Married women were required to wear the loose, toga equivelant, stola. This long sleeveless tunic was strapped at the shoulder, gathered in and girdled at the waist with the garment extending to the feet. In addition, the pulla was a sort of shawl to throw over the whole figure, and to be worn out of doors. Fashion of the various times also indicated how much make-up, jewelry and perfume would be worn. Suffice to say that such adornments were as popular in the ancient world as in any time.
Foot-gear was mainly of two kinds, but was worn in many styles and customs. The rules for shoes weren't as strict as those for regular clothing. The calceus was a sandal like shoe strapped to the foot, mainly for internal wear. The soleae was a full shoe completely enclosing the foot, much more similar to the modern shoe. Shoes and sandals were made in varying materials and colors, again depending on social status. Leather was by far the most common material and could be easily dyed to reflect position such as red shoes for patricians.
Did you know...?A bulla is a type of necklace with pouch that was worn by ancient Roman children as a type of protection from evil spirits. The pouch was made of gold, leather, or cloth depending on how wealthy the family was. The inside of a bulla contained amulets or charms. The bulla was presented to a child at birth. A Roman boy would wear the bulla until he became a man and a Roman girl wore the bulla until she got married.
The rivers Rhine and Danube defined the borders of the Roman empire in continental Europe, separating the citizens of Rome from the many peoples who inhabited Germania, the Roman term for the area stretching as far north as Scandinavia and as far east as the Vistula River. The empire had never isolated itself from the Germanic peoples they called barbarians, recruiting them as soldiers for the Roman army and developing commercial and diplomatic ties with their leaders.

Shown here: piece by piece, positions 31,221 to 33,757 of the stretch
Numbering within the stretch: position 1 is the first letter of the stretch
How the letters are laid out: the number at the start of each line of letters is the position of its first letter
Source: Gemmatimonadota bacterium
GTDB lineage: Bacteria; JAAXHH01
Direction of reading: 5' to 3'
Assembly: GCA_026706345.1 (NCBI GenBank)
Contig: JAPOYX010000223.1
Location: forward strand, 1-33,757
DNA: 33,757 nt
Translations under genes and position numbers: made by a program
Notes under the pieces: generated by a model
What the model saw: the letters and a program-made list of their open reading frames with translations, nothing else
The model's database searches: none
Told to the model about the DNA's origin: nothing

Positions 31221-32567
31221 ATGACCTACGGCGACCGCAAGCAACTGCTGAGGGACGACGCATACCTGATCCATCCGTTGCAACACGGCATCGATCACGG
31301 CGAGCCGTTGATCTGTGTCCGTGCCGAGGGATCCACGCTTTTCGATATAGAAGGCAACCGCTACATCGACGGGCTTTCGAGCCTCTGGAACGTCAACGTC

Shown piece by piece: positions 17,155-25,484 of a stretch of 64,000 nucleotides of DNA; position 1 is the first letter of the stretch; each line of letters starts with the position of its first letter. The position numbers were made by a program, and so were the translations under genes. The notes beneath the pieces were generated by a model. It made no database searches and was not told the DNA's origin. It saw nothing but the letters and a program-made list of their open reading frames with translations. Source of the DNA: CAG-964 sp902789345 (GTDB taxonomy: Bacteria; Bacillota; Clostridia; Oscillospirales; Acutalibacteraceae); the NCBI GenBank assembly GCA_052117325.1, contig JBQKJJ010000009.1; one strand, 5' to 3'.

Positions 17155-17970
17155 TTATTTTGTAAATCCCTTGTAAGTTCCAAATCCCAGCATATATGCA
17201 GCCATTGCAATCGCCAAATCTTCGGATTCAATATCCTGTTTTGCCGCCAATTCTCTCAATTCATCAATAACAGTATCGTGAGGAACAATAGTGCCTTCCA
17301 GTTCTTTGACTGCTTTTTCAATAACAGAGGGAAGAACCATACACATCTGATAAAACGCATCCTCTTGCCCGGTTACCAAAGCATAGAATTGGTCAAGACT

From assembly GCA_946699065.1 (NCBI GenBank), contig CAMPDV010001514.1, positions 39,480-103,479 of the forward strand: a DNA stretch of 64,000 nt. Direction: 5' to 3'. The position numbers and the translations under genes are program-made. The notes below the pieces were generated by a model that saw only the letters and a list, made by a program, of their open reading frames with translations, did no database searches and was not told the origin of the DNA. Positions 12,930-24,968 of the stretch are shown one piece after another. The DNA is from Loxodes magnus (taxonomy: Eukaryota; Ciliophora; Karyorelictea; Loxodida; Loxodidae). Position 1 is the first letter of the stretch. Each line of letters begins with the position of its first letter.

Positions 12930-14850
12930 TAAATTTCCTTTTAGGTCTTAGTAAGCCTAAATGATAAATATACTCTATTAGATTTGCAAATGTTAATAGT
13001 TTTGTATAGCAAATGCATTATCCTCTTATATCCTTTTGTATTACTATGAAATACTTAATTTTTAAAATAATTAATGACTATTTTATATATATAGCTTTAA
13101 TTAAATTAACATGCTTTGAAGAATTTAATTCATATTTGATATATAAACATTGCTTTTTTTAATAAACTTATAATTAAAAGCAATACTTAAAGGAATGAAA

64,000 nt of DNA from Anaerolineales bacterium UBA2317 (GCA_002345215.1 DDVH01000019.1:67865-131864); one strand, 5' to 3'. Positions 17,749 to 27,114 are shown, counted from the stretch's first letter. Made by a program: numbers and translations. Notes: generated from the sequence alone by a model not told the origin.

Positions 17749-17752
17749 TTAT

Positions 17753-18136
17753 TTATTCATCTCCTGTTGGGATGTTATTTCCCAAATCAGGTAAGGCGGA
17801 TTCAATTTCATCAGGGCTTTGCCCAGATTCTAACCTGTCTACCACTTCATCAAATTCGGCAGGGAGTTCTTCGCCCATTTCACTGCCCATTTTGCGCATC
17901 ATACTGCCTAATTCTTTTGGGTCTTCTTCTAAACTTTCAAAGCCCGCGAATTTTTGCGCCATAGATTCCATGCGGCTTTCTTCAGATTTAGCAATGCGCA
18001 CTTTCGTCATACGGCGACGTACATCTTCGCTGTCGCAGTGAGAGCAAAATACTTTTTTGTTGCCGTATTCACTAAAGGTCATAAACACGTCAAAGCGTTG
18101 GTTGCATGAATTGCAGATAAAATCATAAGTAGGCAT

Service as Mercenaries
From the time of Julius Caesar, barbarians had been deployed to protect the Roman frontiers. The increasing strength and reach of the military in the later centuries of the empire required the incorporation of ever greater numbers of barbarian units—known as foederati—into the army. By the fourth century, some 75,000 soldiers were stationed in the Roman province of Gaul (modern France), most of them Germanic. Many of these barbarians would in time return to their homeland, while others would remain with their families in Roman territories, some rising to the highest military ranks. Germanic burial rites, as distinct from Roman practices, included weapons and military equipment; thus the burial goods of Germanic graves both in and outside the empire’s borders offer a rich evocation of the money, gifts, and often elaborately decorated military insignia that such service accrued to soldiers (17.192.145; 17.190.697). They also give a sense of the distinctive costumes of barbarian women (98.11.67; 95.15.100a).
The empire developed diplomatic ties with those Germanic rulers who occupied lands just beyond the borders in an effort to protect itself from hostile barbarians even farther afield. Promises of Roman citizenship and military and economic support encouraged barbarian leaders to assist their wealthy neighbor, primarily by providing troops. Such arrangements permitted barbarians of high status to accumulate great wealth, in the form of direct gifts of jewelry from the empire (1995.97; 1986.341) and payments in gold coin. These, in turn, could be used to commission luxury objects of personal adornment from local artists (47.100.19; 2001.583).
Department of Medieval Art and The Cloisters, The Metropolitan Museum of Art